By Rick Ritter

BALTIMORE (WJZ) — As the world remains on heightened alert, tensions continue to mount here in Maryland on whether or not Syrian refugees should be accepted in our state.

Rick Ritter with the controversy that is heating up again.

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Many are protesting Governor Hogan’s request to keep Syrian refugees out of Maryland, but some lawmakers say we need to worry about our safety and not our emotions.

In the state’s capital, dozens come to the defense of Syrian refugees, pointing the finger at Governor Larry Hogan.

“Those who are saying refugees are some sort of security threat, they’re wrong,” said Bill White, University of Maryland-Baltimore.

Earlier this week, Hogan asked the White House to halt the resettling of Syrian refugees in Maryland. This, after reports that at least one of the Paris attackers may have posed as a refugee to get into Europe–a nationwide battle that continues to heat up.

“Let’s help them get away from these slave masters,” said Tim McClennen, Annapolis.

But despite the backlash, the governor is not alone.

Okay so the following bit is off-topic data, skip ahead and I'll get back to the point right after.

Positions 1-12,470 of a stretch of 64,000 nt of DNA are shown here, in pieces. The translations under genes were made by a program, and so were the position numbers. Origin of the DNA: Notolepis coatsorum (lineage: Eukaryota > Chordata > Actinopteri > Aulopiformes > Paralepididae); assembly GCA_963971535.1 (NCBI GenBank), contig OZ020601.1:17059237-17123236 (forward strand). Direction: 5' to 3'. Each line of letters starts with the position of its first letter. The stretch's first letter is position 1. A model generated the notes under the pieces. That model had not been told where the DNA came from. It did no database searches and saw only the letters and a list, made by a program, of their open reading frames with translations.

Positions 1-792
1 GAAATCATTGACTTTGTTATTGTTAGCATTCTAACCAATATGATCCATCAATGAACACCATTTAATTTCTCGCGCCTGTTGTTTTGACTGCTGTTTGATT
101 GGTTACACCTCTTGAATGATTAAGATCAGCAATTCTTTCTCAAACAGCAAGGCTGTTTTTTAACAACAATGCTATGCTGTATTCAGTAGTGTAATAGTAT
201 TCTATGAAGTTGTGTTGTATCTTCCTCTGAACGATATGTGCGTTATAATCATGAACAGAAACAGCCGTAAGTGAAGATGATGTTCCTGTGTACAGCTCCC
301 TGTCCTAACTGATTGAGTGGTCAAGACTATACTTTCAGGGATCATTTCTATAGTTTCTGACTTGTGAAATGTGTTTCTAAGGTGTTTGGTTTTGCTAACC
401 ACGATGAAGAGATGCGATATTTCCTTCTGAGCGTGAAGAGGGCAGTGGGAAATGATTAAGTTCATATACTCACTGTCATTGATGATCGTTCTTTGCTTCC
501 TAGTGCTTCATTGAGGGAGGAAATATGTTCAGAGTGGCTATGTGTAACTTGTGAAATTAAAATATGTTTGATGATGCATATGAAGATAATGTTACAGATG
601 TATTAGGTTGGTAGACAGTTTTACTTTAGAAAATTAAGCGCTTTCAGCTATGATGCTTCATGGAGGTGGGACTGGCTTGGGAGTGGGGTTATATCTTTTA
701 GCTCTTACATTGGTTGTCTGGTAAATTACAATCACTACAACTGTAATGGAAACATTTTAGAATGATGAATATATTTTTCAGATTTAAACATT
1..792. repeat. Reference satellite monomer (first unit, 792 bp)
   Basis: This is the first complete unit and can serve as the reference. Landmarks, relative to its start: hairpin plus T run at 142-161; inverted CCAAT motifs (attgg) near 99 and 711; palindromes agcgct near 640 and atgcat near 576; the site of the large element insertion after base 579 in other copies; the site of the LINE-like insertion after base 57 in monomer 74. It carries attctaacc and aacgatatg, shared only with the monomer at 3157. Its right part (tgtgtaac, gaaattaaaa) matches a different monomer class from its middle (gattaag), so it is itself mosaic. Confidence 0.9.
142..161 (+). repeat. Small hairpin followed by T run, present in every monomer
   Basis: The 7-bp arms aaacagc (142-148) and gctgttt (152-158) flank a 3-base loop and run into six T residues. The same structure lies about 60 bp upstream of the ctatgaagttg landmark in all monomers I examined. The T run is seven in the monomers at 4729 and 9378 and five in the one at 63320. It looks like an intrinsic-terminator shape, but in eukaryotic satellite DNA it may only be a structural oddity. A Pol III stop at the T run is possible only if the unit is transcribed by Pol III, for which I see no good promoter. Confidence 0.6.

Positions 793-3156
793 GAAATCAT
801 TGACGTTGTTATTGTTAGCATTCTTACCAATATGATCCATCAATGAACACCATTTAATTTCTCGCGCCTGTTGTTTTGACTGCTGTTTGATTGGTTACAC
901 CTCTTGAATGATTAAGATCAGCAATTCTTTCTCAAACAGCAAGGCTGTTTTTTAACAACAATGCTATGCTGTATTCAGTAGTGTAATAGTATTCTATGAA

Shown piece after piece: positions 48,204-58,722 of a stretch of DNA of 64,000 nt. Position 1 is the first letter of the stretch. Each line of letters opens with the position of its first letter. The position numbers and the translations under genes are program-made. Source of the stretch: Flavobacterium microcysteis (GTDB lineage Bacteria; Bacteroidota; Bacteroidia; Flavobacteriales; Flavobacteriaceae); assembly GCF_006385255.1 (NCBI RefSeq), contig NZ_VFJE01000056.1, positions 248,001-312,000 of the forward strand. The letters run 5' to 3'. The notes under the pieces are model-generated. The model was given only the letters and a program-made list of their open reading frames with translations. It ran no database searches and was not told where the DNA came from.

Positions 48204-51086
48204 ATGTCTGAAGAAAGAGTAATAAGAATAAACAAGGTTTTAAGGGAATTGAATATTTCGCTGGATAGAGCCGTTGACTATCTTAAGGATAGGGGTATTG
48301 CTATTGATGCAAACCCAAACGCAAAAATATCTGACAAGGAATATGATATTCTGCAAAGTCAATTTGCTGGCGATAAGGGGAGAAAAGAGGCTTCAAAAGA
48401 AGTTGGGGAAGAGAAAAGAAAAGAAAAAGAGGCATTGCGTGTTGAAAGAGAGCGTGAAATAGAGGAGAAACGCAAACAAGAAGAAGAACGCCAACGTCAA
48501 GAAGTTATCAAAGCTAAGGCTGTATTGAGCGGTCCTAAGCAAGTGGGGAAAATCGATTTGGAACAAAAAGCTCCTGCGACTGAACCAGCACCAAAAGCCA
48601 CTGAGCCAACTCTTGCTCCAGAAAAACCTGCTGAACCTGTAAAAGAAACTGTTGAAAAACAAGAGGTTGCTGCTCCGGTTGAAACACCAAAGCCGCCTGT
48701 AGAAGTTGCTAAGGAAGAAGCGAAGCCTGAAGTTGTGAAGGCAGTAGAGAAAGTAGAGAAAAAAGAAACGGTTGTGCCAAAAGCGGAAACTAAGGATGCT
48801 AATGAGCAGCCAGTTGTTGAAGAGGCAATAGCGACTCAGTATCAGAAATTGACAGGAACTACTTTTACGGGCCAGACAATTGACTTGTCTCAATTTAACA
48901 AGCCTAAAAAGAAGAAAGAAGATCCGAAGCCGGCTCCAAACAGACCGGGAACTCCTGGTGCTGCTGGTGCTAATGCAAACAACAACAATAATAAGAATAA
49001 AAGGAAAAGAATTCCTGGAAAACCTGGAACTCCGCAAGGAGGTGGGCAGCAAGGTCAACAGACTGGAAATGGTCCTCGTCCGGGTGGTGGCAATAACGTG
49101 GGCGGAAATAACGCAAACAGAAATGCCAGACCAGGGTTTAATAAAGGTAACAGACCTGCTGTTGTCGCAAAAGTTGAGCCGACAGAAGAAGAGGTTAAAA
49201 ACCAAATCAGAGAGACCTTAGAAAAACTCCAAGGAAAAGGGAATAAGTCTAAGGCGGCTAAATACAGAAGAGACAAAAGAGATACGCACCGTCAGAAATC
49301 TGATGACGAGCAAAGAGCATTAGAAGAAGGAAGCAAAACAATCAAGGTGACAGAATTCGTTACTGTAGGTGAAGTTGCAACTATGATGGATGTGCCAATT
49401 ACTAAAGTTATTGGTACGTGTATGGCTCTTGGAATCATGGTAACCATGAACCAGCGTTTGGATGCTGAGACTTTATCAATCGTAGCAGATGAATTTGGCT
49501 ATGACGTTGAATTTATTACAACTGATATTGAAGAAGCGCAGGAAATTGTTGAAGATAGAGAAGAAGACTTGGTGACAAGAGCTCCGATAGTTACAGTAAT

“The United States has to get serious that this is a war with a brutal, smart enemy,” said Delegate Pat McDonough, 7th District.

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Several lawmakers are joining his side, citing FBI Director James Comey, who famously admitted the U.S. government has no real way to conduct background checks on those who come into the country.

“My values and my compassion are for people of Maryland and America. I don’t want to gamble with their lives,” said McDonough.

Dr. Ben Carson joined those calls, saying we can’t run on feel good politics.

“We must balance safety against just being a humanitarian,” Cardin said.

The U.S. House voted to make it harder for them to come to the United States, but some say it’s turning a blind eye to thousands gasping for a breath of freedom.

“This is America, and we are better than this,” said Maryland Congressman Elijah Cummings.

The Senate will consider the bill after Thanksgiving.

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The White House is planning to accept 10,000 Syrian refugees over the next year.

Rick Ritter